Adams denies the accusations, saying police were simply responding to a call one of Coffey’s tenants, Tek-Mek. The company, which rented space at the mill, claimed Coffey was blocking the entrance to its rented space and preventing it doing business.
Les Coffey’s claims
Coffey is seeking arrest warrants on Adams and others for breaking and entering and for stealing.
According to Coffey, the warrants do not include other officers, who Coffey said, were not aware they were committing a crime. They were simply doing what their boss, police chief Sid Adams, told them to do, he said.
Coffey said he has several hours of video, taken between June 2008 and June 2009, including footage of Adams and other officers entering Peerless Mills on McFarland Avenue and taking property.
Coffey said he turned the video over to the district attorney in June 2009. Coffey claims video recorded on April 24, 2009, shows Adams and other officers moving property and breaking and entering Peerless Mills and stealing property from Coffey and other businesses.
“We have been investigating this for the past year or so,” Coffey said, “and we have enough evidence now to show probable cause of theft and breaking and entering.”
Coffey said the video shows Rossville police officers, under Adams’ direction, move an excavator parked in front of a door at the mill and use it to break down the door.
An excavator is a crane-like machine used in construction.
“It appears some of the ones involved did not know they were stealing,” Coffey said.
Coffey filed the applications for arrest warrants in Walker County Magistrate Court on Monday. Adams is schedule to appear in Walker County Superior Court at the end of September, Coffey said.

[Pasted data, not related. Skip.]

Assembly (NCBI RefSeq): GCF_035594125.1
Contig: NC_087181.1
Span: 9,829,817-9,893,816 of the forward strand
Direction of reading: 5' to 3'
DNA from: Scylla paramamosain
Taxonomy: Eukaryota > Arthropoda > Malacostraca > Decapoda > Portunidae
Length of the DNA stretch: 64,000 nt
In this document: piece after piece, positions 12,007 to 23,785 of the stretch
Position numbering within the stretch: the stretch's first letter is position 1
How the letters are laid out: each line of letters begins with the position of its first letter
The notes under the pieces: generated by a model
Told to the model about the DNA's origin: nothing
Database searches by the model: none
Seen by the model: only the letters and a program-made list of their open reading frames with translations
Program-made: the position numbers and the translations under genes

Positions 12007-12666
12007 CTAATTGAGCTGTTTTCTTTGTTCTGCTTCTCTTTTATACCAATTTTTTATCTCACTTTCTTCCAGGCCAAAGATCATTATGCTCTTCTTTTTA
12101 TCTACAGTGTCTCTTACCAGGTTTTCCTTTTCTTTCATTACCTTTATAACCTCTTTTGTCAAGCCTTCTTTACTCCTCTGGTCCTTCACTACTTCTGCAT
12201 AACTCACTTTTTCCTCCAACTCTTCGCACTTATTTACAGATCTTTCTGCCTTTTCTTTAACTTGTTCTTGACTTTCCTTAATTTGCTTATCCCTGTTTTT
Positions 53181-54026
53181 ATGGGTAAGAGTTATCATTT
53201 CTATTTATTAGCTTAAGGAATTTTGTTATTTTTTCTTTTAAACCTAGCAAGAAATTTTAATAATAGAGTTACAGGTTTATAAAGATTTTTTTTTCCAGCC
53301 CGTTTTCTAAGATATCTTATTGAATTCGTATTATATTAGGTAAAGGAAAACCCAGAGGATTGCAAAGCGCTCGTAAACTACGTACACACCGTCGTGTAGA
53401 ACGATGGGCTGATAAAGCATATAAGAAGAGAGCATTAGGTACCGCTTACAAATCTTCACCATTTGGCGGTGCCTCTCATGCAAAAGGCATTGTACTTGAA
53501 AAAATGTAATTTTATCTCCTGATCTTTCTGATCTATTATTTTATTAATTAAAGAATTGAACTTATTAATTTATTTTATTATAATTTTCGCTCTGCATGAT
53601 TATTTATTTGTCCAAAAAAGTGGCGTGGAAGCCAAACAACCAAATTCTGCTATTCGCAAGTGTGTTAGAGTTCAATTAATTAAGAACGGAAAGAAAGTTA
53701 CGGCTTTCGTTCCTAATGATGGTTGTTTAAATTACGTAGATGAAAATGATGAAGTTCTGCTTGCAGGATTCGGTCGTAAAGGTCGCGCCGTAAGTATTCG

Coffey said the police did not have the right to go onto the property, move the equipment, break the door down and enter the building.
“I don’t believe the two uniformed officers (in the video) knew they were committing a crime. They were under the direction of Sid Adams,” Coffey said.
Sid Adams’ response
Adams said video filmed in April 2009 was of Rossville police officers responding to a call from Tek-Mek, one of Peerless Mills’ tenants.
Tek-Mek had been renting space from Coffey at the site and had a machine shop in the mill.
“Eventually it got to a point where a landlord-tenant dispute occurred,” Adams said.
According to Adams, a metal lathe was purchased from Tek-Mek from an outside party and the buyer had gone to the bay door of the Tek-Mek entrance at Peerless Mills to get the metal lathe.
Coffey, Adams said, instructed one of his employees to block the entrance to Tek-Mek with the excavator.
A Tek-Mek employee contacted the Rossville Police Department concerning the entrance being blocked and Rossville police officers responded.
Officers arrived at the scene and asked Coffey’s employees to move the excavator from the entrance. Adams said the employees did not want to move it.
The responding officers then called Adams to the scene and the officers moved the excavator from the door.
According to Adams, no door was broken into, and entrance was made into the facility.
Adams said nothing was taken from the establishment, except for the already purchased metal lathe that was being sold by Tek-Mek.
Since then, Coffey has locked down the building and not allowed Tek-Mek to remove its equipment from the site, Adams said.
Rossville police received a call about two to three weeks ago concerning one of Coffey’s employees cutting up Tek-Mek metal property with a blow torch, the police chief said.
“Someone saw this and called police,” Adams said.
Adams said Coffey sold the metal in Chattanooga for scrap iron. In this case there is warrant application hearing scheduled for Coffey for felony theft by conversion, he said.
Coffey applied for warrants for three of the Tek-Mek employees and those warrant hearings have not occurred yet, Adams said.
Coffey filed warrant applications on Adams, detective Dave Scroggins and another Rossville police officer, Adams said.
Adams said Walker County magistrate judge Jerry Day decided not to issue warrants for Adams, Scroggins and the other officer.
“There is no warrant on anyone at this time,” Adams said.
Tek-Mek warrant hearings are not scheduled either at this time, he said.
Adams said the video that Coffey made was of the officers responding to the call from the Tek-Mek Co.
“Nothing has been established. It is all a landlord-tenant feud,” Adams said.